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Alan Blackwell, owner of Arkham, amid the heartbreaking job of cleaning up the bar.

News / Column

Requiem for a second living room

An economic casualty of the pandemic, Arkham was a dive bar where drinks were cheap, everyone was welcome, and one could meet new friends — maybe even a spouse

BRATTLEBORO—Arkham, a fictional town in Massachusetts, first emerged in horror stories written by H.P. Lovecraft in the 1920s and ’30s about dark and terrifying forces. It also was used as the name of an equally fictional asylum in the Batman saga.

Until this week, it was also the name of a Harmony Place dive bar. Owner Alan Blackwell is cleaning it out now and will hand over the keys to his landlord on Friday.

For Blackwell, the economics were simply unworkable.

Arkham had been shuttered for a while because of the COVID-19 virus, but only this month it became clear to Blackwell that there would be no viable path forward.

Given that Arkham’s appeal, and its finances, depended on large crowds, friendly service, and inexpensive drinks, Blackwell said that state-imposed social distancing restrictions would made it impossible for Arkham to survive.

“With my reduced occupancy, I was only allowed under 10 people in the business at a time, and all my tables had to be at least 10 feet apart from each other, in a tiny little bar with less than 1,000 square feet,” Blackwell said.

“Basically, I was left in a position of not being able to pay any bills by having customers walk through the door,” he said. “And not being allowed to have our counter service was really the clincher.”

* * *

The concept of a dive bar is interesting. If you are there, no one in the place has any right to judge you, since they are there, too. You really never know whom you might meet or what new story you might hear.

If the place is well run, you know that no matter how rough it may seem, it is really a gentle and safe place, where one can throw off the shackles of the day and be oneself.

One of the realities of American society is that it is essentially segregated across all sorts of markers of identity, and efforts toward diversity and inclusion in things like nonprofit boards, political organizations, and business organizations, however successful, don’t do anything much at helping us all to learn to get along in just ordinary, social ways.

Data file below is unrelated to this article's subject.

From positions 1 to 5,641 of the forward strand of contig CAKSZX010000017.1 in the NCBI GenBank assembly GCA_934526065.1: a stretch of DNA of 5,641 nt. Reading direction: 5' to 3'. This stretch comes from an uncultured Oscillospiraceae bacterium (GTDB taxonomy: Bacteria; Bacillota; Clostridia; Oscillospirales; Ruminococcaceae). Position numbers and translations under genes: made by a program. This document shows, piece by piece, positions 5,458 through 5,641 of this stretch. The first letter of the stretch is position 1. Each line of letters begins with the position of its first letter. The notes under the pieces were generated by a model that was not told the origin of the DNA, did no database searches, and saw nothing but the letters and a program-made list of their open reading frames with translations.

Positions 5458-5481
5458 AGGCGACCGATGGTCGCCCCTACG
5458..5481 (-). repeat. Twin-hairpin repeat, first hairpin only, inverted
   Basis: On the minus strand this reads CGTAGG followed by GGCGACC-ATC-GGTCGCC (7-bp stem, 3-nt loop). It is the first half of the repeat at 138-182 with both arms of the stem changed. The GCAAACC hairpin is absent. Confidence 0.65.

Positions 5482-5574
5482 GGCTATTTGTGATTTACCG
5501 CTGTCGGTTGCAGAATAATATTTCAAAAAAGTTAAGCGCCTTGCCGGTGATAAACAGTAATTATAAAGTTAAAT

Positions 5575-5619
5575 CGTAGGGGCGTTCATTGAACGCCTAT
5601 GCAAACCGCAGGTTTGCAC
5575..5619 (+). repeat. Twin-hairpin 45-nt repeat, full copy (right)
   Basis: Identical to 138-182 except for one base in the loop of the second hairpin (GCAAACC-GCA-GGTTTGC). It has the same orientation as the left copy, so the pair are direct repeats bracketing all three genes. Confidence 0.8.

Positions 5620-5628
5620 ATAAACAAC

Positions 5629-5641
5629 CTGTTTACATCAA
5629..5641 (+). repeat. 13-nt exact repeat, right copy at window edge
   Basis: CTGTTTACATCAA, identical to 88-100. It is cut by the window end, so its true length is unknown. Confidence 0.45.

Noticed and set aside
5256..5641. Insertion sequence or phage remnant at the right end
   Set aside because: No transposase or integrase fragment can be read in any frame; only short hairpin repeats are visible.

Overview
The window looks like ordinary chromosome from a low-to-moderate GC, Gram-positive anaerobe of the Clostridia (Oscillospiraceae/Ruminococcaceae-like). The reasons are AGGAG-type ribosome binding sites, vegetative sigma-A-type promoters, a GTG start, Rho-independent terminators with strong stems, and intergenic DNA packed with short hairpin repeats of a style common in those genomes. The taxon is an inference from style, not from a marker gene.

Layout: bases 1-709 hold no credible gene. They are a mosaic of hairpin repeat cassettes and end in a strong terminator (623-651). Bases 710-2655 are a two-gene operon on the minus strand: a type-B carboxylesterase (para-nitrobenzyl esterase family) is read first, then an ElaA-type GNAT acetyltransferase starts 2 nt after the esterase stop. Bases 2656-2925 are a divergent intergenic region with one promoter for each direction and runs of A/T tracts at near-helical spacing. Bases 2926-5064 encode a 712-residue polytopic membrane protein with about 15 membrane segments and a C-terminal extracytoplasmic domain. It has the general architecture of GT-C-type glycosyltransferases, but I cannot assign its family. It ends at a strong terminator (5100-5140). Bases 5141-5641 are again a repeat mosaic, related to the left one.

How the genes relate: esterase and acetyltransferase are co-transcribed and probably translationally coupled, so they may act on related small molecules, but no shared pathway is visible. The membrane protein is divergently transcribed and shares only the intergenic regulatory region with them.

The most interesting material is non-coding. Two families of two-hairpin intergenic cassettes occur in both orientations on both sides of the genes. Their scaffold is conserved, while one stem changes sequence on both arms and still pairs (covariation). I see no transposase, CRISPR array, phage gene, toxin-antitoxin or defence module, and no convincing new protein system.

Arkham was a place where that could happen.

* * *

As Arkham shuts for good, a number of local residents will lose what has for some of them been a second living room.

Blackwell’s announcement of its closure on its Facebook page made clear how many people will miss the place, with hundreds of responses, more than 150 comments, and 83 shares of the post.

“I can’t even fathom how it must have felt to do this after so many years,” wrote one person in a comment on Facebook, calling the place a “home away from home” that customers could love and watch grow before their eyes.

The customer called Blackwell “a great man and friend to the outsiders, the freaks, the loners, the nerds, the metal heads, the air hockey guys.”

“When I was new to Brattleboro, Arkham was the place I could go to make new friends,” wrote another poster. “Whether it was playing air hockey, downing picklebacks, or watching a cheesy movie, it always felt like a home away from home.”

While it was just a dive bar, with eccentric ornamentation and a dim mood, an air hockey table, a good jukebox, and fair prices on drinks, it also was a place where people who might not otherwise have met got to know one another.

It is remarkable how many people have cited Arkham as the place where they met someone who became their soulmate or spouse.

“So much love and laughter were had in that magnificent space you created, Alan,” wrote another poster. “[My husband] and I are forever in debt to you for playing matchmaker four hot summers ago.”

Several other posters wrote of meeting their soulmates there, and many just talked about how they found a community of kindred souls in an environment where no one was judged for who they are, where the light was dim, and — rough as the place could seem — where you knew you were always safe.

It was a place where you could have someone to talk to if you needed that, or you could have someone to play air hockey with if you wanted to work off some steam.

“You created a space that was a sanctuary for me in a dark time of my life — it wasn’t about alcohol, it was about companionship, and air hockey, and being able to play our favorite songs, and for me it was like a stay against despair in that time,” wrote another poster. “What will Brattleboro be without Arkham?”

That writer was me.

* * *

Arkham genuinely was a commons, a place where anyone could come, and if you weren’t racist or homophobic or disposed to create trouble, you could get along pretty well in there.